The most standard way of testing statistical hypotheses is batch testing: we try to reject a given null hypothesis based on a batch of data. The alternative approach of online testing (see, e.g., [10] or [9]) consists in constructing a nonnegative process that is a martingale under the null hypothesis. The ratio of the current value of such a process to its initial value can be interpreted as the amount of evidence found against the null hypothesis. The standard assumption in machine learning is the (general) IID assumption, sometimes referred to (especially in older literature) as the assumption of randomness: the observations are assumed to be independent and identically distributed, but nothing is assumed about the probability measure generating a single observation. Interestingly, there exist processes, exchangeability martingales, that are martingales under the IID assumption; they can be constructed (see, e.g., [14, Section 7.1] or [13]) using the method of conformal prediction [14, Chapter 2]. Deviations from the IID assumption have become a popular topic of research in machine learning under the name of dataset shift [6, 7]; in my terminology I will follow mostly [6].


On Equivalence of Martingale Tail Bounds and Deterministic Regret Inequalities

arXiv.org Machine Learning

We study an equivalence of (i) deterministic pathwise statements appearing in the online learning literature (termed \emph{regret bounds}), (ii) high-probability tail bounds for the supremum of a collection of martingales (of a specific form arising from uniform laws of large numbers for martingales), and (iii) in-expectation bounds for the supremum. By virtue of the equivalence, we prove exponential tail bounds for norms of Banach space valued martingales via deterministic regret bounds for the online mirror descent algorithm with an adaptive step size. We extend these results beyond the linear structure of the Banach space: we define a notion of \emph{martingale type} for general classes of real-valued functions and show its equivalence (up to a logarithmic factor) to various sequential complexities of the class (in particular, the sequential Rademacher complexity and its offset version). For classes with the general martingale type 2, we exhibit a finer notion of variation that allows partial adaptation to the function indexing the martingale. Our proof technique rests on sequential symmetrization and on certifying the \emph{existence} of regret minimization strategies for certain online prediction problems.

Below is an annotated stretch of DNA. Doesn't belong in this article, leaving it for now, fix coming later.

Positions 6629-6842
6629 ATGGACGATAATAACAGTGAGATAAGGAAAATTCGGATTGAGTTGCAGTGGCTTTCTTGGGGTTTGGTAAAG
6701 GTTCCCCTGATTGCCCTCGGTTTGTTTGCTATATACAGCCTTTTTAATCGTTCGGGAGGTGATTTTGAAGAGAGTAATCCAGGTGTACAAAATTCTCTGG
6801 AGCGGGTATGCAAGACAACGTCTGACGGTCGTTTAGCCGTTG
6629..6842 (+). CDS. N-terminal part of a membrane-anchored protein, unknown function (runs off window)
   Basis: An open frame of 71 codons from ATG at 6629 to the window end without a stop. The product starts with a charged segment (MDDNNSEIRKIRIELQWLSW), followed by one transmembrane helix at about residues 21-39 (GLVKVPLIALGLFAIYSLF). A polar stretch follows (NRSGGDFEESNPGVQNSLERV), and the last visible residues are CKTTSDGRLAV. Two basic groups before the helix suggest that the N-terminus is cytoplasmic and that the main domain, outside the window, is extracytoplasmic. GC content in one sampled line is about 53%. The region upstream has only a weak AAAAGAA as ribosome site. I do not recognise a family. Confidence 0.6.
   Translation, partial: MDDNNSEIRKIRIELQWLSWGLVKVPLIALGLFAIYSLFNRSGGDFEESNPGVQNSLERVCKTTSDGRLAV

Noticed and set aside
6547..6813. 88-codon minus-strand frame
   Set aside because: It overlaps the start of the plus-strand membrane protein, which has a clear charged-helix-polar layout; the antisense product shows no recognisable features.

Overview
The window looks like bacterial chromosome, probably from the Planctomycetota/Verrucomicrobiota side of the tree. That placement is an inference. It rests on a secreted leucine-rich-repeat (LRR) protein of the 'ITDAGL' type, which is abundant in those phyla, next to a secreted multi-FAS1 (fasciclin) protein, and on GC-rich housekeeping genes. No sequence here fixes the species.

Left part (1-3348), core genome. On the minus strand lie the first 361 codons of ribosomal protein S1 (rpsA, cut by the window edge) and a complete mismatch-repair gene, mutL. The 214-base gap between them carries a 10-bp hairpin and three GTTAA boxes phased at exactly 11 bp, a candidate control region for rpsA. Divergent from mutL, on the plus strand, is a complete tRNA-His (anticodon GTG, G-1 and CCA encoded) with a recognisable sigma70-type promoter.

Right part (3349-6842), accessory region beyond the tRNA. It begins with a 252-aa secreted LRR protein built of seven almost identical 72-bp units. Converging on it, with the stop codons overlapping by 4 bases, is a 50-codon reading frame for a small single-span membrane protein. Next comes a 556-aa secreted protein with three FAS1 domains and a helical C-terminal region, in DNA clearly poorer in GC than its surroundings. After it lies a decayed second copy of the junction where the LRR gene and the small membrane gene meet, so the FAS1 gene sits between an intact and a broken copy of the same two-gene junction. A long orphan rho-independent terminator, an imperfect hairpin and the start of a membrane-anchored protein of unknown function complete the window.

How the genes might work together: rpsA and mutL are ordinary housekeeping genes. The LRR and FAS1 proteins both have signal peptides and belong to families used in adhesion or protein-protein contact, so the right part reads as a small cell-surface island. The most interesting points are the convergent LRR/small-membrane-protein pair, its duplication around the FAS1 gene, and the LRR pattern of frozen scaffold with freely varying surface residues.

Mixture Martingales Revisited with Applications to Sequential Tests and Confidence Intervals

arXiv.org Machine Learning

This paper presents new deviation inequalities that are valid uniformly in time under adaptive sampling in a multi-armed bandit model. The deviations are measured using the Kullback-Leibler divergence in a given one-dimensional exponential family, and may take into account several arms at a time. They are obtained by constructing for each arm a mixture martingale based on a hierarchical prior, and by multiplying those martingales. Our deviation inequalities allow us to analyze stopping rules based on generalized likelihood ratios for a large class of sequential identification problems. We establish asymptotic optimality of sequential tests generalising the track-and-stop method to problems beyond best arm identification. We further derive sharper stopping thresholds, where the number of arms is replaced by the newly introduced pure exploration problem rank. We construct tight confidence intervals for linear functions and minima/maxima of the vector of arm means.